Directed by Franklin Schaffner, written by Francis Ford Coppola and Edmund H. North, starring George C. Scott, Karl Malden, Stephen Young, Michael Strong, Michael Bates, 1970, 169 minutes, color, rated PG
"NOW I WANT YOU to remember that no bastard ever won a war by dying for his country. He won it by making the other poor dumb bastard die for his country." So says General George S. Patton (George C. Scott) in the speech that opens this film biography. The scene has become a bit of classic cinema, yet screenwriter Francis Ford Coppola says it got him fired when he first tackled the story of the controversial general in the 1960s. Studio heads thought the opening sequence was too strange, so they dumped Coppola and later put the whole project on hold. Years afterward the screenplay earned-Coppola an Academy Award.
The big speech remains a bit of an aberration in what is otherwise a more straightforward approach to the story of Patton in World War II. The movie picks up the story in 1943 North Africa, where American forces have suffered an embarrassing defeat at the Kasserine Pass. Patton arrives to straighten things out with his strict, no-nonsense approach. It's not long before the volatile general is standing in the middle of the street, firing his ivory-handled revolver at strafing German planes.
Love him or hate him, Patton's approach works, and his forces defeat Field Marshal Erwin Rommel's Germans at El Guettar. In Sicily he spurs his men to even greater efforts in a successful, and personal, bid to beat Britain's General Bernard Law Montgomery (Michael Bates) to the strategic town of Messina, whether or not this dovetails with his orders.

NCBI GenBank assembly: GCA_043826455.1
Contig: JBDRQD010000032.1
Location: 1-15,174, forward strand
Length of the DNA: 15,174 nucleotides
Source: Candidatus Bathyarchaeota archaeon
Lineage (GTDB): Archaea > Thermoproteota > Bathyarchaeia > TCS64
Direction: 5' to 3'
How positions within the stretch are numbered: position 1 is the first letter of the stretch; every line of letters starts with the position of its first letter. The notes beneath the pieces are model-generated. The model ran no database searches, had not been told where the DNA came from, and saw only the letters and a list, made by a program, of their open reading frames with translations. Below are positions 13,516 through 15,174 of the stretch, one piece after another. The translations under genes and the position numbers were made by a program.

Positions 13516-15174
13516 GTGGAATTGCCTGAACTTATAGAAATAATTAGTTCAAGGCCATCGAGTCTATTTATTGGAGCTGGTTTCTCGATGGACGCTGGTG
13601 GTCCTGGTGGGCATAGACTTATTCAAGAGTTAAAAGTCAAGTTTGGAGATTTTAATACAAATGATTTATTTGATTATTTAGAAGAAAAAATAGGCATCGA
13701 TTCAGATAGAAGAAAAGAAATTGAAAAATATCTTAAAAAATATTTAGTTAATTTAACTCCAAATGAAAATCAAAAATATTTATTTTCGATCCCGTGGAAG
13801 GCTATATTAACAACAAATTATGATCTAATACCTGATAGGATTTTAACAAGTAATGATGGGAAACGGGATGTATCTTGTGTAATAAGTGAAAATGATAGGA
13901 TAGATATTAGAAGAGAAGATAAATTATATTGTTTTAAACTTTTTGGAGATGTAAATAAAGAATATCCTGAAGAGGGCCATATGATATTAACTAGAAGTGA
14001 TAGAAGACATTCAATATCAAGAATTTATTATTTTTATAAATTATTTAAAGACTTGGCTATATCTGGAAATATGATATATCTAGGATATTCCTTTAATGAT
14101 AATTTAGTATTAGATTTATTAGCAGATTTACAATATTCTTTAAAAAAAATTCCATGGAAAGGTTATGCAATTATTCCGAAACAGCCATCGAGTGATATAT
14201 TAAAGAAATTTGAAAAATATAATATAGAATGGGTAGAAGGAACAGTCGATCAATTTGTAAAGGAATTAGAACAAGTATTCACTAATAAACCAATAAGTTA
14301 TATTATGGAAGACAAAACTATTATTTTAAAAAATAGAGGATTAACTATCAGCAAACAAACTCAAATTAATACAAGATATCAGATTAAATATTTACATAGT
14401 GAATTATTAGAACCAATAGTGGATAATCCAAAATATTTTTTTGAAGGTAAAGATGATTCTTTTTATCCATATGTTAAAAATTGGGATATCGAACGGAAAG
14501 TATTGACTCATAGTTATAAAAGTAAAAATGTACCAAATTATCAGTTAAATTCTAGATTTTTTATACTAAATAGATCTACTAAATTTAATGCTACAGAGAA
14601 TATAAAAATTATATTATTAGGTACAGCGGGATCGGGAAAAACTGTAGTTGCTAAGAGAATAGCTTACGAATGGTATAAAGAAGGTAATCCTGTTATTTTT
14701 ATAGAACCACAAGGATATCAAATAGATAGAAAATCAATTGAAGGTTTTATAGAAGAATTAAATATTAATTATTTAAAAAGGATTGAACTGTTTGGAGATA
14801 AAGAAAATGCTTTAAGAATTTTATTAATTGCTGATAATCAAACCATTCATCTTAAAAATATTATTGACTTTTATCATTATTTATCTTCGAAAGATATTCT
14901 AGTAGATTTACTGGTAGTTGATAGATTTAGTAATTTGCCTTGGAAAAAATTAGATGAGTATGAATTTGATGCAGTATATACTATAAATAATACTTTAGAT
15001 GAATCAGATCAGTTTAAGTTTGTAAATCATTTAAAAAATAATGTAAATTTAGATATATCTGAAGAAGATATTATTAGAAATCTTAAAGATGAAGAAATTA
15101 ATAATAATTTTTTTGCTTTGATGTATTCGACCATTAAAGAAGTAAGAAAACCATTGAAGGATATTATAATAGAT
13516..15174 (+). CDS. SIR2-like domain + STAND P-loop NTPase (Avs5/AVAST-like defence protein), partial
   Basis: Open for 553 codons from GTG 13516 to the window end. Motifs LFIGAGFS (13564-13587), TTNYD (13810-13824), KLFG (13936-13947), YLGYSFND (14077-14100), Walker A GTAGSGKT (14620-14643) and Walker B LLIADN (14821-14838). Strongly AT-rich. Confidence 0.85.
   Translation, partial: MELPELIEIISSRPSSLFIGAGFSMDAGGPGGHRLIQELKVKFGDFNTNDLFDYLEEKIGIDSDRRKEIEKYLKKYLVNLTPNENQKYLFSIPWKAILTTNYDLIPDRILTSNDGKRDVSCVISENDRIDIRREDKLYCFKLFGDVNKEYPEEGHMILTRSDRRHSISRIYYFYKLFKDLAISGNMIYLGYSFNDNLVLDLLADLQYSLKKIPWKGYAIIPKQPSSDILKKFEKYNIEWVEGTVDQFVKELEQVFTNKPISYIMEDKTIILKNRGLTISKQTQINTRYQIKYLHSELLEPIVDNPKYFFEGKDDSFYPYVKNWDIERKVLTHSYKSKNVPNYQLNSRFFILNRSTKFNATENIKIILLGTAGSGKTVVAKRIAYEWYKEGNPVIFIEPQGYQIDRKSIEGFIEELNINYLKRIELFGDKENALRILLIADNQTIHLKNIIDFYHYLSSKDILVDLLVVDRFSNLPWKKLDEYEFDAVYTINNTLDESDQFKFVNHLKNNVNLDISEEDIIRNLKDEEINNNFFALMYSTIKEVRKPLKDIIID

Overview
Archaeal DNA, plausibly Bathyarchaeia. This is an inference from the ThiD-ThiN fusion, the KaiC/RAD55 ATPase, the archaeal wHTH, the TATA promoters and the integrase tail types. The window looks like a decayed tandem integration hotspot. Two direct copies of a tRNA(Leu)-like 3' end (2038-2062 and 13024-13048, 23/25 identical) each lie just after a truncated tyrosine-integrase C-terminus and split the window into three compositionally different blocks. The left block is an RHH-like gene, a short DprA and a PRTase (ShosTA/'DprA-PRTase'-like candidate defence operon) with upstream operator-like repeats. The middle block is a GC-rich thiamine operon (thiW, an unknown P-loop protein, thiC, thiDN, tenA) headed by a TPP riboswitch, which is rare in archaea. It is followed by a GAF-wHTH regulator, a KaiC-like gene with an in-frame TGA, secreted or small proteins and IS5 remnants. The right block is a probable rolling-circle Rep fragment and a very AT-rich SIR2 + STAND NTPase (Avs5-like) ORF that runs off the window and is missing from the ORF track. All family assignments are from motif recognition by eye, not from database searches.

Patton's career stumbles when he slaps a shell-shocked soldier in a field hospital and the incident goes public. General Dwight Eisenhower (who never appears onscreen) sidelines him for the Normandy invasion and promotes one time subordinate Omar Bradley (Karl Malden) over him. But Patton comes roaring back as commander of the Third Army, storming across Europe and coming to the relief of the American forces bottled up at Bastogne.
Once the shooting stops, he finds he is ill-prepared for a postwar world. As a German adversary assigned to study him had come to realize, Patton was both a "pure warrior" and "a magnificent anachronism."
It's a challenging role, but Scott rises to the occasion, becoming more Patton than perhaps even Patton himself. His general is a poet and a warrior, explosive and contrite, profane and religious. The latter qualities are perfectly captured in a scene where a chaplain asks Patton whether he reads the Bible. "Indeed I do," Patton replies, "every goddamn day." While the portrayal avoids some of Patton's less admirable qualities, such as his unabashed anti-Semitism, it does show how the outspoken general could be his own worst enemy.
It's a tremendous role, and Scott sinks his teeth into it. In fact, he won the Academy Award for his performance (though he refused to accept it because he thought the Oscars were a sham). Malden provides solid support as Bradley, the soldiers' general who subtly reproaches Patton when Patton gets out of line. (The real Bradley served as the movie's consultant, which might explain why his cinematic version appears blemish-free.)
The movie does take some liberties with history. The rivalry between Patton and Montgomery during the Sicily campaign, for example, was not quite so pointed or personal as it is here.
The battle scenes are done well, with Spain standing in for Northern Africa, France, and Germany and the Spanish army providing enough equipment and soldiers to flesh out some epic combat scenes. The equipment may not always be historically accurate, but it's refreshing to see real tanks and men rather than computer-generated simulations.
Camp Hill, Pennsylvania
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|Publication:||America in WWII|
|Article Type:||Movie review|
|Date:||Feb 1, 2015|
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